Microsoft Teams just became a WhatsApp alternative
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Microsoft teams to replace whats up

By , Pocket Now

Microsoft Teams is not the first name that comes to mind if you’re looking for an alternative communications platform to WhatsApp after the controversial policy change around user data. So far, Teams has made its name as a workplace collaboration platform, but it is now going personal to become your preferred platform for staying in touch with family and friends. Today, Microsoft has announced that Teams is now available for personal use as well, and it is free on mobile (both Android and iOS), desktop as well as the web.

So, what features do you get on Microsoft Teams? Well, you can chat with friends and family members, to begin with. And even if they don’t have the app on their phone, Teams will let you communicate with them via SMS. But that’s not all. You can create tasks and to-do lists directly from chats, making it easier to collaborate on a family event such as your next barbecue party. Moreover, you can also schedule meetings and share invites without leaving your chats. And soon, Teams will also let you create polls in the app.

Coming to video calls, Teams will let you conduct a video call with up to 300 participants for free for up to 24 hours. However, this is a temporary perk for the pandemic era and will be waived off soon. Even after being scraped, Teams will allow you free 24-hour video calls for 1-on-1 interactions, while group calls will be capped at 100 participants for a maximum of 60 minutes. And in case the tile view reminds you of exhausting office video calls, Teams has a Together Mode that changes the view to that of a virtual cafe or a lounge for a more relaxed feel.

Moreover, there are some cool options to express yourself such as GIFs, chat animations, and emojis during video calls. And just in case you missed a group video call, you can still catch up on the fun as Teams keeps the text-based conversation happening during a group video call. Another convenience is that anyone can receive a Teams invite and join a video call over the web, even people who don’t have a Teams account.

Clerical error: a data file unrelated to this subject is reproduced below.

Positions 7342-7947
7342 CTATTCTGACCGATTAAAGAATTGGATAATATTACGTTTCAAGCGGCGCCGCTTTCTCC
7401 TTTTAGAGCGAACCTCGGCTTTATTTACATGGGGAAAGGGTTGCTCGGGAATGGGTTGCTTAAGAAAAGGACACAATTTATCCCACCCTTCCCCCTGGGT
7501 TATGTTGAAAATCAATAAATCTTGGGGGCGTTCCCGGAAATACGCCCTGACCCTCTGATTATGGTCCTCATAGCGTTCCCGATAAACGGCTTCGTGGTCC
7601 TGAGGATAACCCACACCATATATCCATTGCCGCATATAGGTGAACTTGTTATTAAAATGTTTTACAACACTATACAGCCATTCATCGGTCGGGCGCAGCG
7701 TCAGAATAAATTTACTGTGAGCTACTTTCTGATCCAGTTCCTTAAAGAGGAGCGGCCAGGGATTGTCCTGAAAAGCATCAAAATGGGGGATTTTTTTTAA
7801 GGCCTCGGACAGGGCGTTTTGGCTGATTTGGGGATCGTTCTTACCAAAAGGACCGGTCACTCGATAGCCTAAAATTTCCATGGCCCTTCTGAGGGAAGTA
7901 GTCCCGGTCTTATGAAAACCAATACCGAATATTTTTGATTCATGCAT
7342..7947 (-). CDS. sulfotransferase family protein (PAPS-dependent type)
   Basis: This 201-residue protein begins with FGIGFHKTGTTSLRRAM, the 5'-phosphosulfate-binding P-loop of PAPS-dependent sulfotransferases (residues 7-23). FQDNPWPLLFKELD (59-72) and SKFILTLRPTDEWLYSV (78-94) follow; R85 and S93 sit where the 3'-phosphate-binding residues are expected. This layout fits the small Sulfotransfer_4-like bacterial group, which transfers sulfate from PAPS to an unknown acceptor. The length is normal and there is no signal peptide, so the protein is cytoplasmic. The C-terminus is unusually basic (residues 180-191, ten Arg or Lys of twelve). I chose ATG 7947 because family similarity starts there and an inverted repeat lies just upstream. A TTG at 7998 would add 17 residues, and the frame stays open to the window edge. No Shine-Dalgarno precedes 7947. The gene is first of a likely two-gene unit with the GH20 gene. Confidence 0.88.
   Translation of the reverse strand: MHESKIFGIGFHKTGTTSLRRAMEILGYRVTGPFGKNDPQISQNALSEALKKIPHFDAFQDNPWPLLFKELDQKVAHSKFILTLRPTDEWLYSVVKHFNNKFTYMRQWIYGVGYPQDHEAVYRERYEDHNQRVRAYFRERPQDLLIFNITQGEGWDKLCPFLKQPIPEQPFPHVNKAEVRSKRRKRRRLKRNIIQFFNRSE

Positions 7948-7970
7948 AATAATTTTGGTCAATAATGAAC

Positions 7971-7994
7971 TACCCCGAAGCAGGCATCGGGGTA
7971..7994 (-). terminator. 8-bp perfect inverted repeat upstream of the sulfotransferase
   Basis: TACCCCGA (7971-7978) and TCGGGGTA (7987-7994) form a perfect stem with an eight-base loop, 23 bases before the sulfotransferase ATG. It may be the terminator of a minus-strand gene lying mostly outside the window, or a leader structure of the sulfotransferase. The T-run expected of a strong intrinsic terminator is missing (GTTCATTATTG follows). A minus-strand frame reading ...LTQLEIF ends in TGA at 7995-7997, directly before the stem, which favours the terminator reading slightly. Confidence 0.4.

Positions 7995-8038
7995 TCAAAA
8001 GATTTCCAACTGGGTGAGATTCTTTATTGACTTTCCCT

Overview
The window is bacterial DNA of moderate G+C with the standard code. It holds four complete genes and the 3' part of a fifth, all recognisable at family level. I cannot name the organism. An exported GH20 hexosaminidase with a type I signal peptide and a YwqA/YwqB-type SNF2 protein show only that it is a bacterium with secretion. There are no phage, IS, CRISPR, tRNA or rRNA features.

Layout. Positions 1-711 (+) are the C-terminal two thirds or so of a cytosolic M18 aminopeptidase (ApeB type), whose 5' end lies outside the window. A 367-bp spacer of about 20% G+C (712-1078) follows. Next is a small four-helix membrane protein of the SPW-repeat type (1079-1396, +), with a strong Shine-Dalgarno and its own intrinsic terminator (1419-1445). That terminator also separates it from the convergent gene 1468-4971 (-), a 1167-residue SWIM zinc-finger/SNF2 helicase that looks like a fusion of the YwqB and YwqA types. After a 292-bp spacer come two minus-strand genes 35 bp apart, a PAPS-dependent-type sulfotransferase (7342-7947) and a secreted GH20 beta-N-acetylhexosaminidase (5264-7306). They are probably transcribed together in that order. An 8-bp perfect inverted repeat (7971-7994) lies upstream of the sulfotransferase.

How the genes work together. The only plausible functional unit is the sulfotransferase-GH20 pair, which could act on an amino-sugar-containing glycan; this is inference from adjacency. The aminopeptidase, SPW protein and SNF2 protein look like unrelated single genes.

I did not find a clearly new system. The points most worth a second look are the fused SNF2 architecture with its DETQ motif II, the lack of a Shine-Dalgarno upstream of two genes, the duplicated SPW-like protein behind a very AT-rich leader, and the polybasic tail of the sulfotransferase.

Click here to read the full article on Pocket Now.

Jeff Bezos Is Going To Space (For A Few Minutes)
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Amazon founder and CEO Jeff Bezos announced he'll be on board a spaceflight next month, in a capsule attached to a rocket made by his space exploration company Blue Origin. Bezos is seen here in 2019.

By , NPR

Jeff Bezos has already selected a hobby for his post-CEO life: space travel. Just two weeks after he steps down as CEO of Amazon, Bezos will climb aboard a rocket made by his space exploration company Blue Origin. “If you see the earth from space, it changes you. It changes your relationship with this planet, with humanity. It’s one earth,” Bezos said in a video posted to Instagram on Monday morning. “Ever since I was five years old, I’ve dreamed of traveling to space.”

Blue Origin’s rocket is called New Shepard, and it’s reusable – the idea being that reusing rockets will lower the cost of going to space and make it more accessible. The pressurized capsule has space for six passengers. There are no pilots. This will be the first time a crew will be aboard the New Shepard, in a capsule attached to the rocket. And it won’t just be Bezos: He invited his brother Mark, too.

Want to join the Bezos brothers?

You can bid on a seat on the flight in an auction that benefits Blue Origin’s foundation, which has the mission of inspiring future generations to pursue careers in STEM. The current high bid is $2.8 million.

The flight is scheduled for July 20 — the anniversary of the Apollo 11 moon landing in 1969. Bezos gives up his CEO title on July 5, when he’ll pass the reins to Andy Jassy, who currently leads Amazon’s cloud computing division.

Bezos ended his Instagram post with Blue Origin’s Latin motto, Gradatim Ferociter – which the company translates as “step by step ferociously.”

What does it mean, Bezos is going “to space”?
Technically, the Karman line is the altitude at which space begins – about 62 miles above sea level.

But Bezos won’t be above that line for long. The flight is expected to last about 11 minutes, and only a small portion of that time is above the Karman line, according to a graphic of the flight trajectory on Blue Origin’s website.